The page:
Grammaticalization is not the full story: a non-grammaticalization account of the emergence of sign language agreement morphemes
Meir, Irit; University of Haifa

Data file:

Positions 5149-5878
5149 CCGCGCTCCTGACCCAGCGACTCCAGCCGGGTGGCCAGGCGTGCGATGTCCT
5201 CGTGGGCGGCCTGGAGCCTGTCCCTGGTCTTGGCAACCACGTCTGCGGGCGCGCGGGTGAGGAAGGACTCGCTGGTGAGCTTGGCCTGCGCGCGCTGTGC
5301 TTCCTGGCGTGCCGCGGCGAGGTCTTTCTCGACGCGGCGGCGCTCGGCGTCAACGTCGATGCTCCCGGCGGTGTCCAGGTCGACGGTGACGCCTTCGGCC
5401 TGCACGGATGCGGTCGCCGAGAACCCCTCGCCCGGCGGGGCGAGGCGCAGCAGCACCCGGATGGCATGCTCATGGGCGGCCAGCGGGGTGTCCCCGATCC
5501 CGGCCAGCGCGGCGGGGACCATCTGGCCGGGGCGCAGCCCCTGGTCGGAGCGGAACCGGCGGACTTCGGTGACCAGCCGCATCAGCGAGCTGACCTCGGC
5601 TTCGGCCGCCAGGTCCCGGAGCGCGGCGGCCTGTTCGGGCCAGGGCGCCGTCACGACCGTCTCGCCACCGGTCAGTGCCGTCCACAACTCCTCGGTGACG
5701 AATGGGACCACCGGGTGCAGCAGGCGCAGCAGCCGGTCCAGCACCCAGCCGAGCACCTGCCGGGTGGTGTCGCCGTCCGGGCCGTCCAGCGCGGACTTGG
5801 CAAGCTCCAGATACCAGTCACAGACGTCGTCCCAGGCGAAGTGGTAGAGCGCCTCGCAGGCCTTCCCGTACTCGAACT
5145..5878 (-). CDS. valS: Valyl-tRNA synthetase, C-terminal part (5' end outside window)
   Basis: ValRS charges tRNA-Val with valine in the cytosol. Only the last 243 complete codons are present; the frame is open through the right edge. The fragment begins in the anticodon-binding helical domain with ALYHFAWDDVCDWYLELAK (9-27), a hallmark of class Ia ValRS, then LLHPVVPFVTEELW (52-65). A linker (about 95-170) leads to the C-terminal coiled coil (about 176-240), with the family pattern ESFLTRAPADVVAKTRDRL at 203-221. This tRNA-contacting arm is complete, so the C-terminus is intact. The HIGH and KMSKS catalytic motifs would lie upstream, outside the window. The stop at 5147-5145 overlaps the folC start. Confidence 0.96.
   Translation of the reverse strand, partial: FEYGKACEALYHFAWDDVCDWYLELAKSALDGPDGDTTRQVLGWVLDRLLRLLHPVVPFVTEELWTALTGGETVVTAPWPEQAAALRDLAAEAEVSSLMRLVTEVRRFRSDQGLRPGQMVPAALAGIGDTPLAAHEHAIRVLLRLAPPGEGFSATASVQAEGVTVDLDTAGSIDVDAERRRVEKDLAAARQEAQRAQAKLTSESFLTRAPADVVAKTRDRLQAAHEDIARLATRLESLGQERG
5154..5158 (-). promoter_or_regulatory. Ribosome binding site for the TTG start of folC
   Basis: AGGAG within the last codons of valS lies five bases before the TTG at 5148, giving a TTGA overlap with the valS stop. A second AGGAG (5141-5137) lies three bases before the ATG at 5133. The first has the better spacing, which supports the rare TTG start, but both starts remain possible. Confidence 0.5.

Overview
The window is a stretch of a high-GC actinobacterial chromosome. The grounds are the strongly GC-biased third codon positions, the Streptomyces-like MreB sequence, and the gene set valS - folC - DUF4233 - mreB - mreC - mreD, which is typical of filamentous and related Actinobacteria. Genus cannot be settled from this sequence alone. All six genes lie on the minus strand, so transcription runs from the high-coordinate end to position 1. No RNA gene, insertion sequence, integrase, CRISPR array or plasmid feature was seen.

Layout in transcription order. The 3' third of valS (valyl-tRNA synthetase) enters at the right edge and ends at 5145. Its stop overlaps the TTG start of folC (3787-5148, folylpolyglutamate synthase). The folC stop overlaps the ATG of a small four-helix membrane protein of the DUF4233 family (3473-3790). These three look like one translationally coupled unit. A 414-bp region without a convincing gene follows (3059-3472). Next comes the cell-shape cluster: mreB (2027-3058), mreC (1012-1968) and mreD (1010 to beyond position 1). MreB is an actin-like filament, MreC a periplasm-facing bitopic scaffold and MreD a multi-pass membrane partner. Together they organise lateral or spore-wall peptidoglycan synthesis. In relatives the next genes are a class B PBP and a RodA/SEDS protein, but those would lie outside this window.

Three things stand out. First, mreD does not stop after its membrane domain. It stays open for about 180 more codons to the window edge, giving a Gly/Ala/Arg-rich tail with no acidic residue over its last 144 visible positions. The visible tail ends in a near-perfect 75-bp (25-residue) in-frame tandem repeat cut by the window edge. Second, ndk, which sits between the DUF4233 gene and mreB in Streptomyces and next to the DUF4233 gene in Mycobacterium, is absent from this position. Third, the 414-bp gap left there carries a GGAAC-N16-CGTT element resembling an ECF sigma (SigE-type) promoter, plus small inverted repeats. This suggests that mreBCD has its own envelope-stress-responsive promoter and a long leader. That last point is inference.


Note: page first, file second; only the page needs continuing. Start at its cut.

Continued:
Many studies show that grammatical morphemes and categories emerge by means of grammaticalization. Here I argue that grammaticalization cannot account for all cases of the emergence of grammatical elements. Drawing on the development of agreement verbs in Israeli Sign Language, I suggest another morphological mechanism for morpheme emergence that supplements grammaticalization: carving morphemes from monomorphemic words. Sign language agreement verbs constitute a class of verbs with a shared semantic component – verbs denoting transfer, and a shared morphological structure - marking agreement with their subject and object arguments by copying the arguments' R-loci onto their initial and final locations. A diachronic study of verbs of transfer in ISL (Meir 2012) reveals that agreement verbs were initially monomorphemic, and eventually developed morphological complexity, by means of reanalyzing the initial and final locations of the signs as morphemic. I suggest that the key property underlying this process is that verbs of transfer in the manual modality share both a meaning component and a physical formational component. By acknowledging meaning-form resemblance across words and reanalyzing the shared phonological segments as morphemic, a morpheme is extracted from a formerly monomorphemic word. While processes along these lines have been attested in spoken languages as well, sign language agreement verbs show that such a process can create not only new morphemes but also a new grammatical category.
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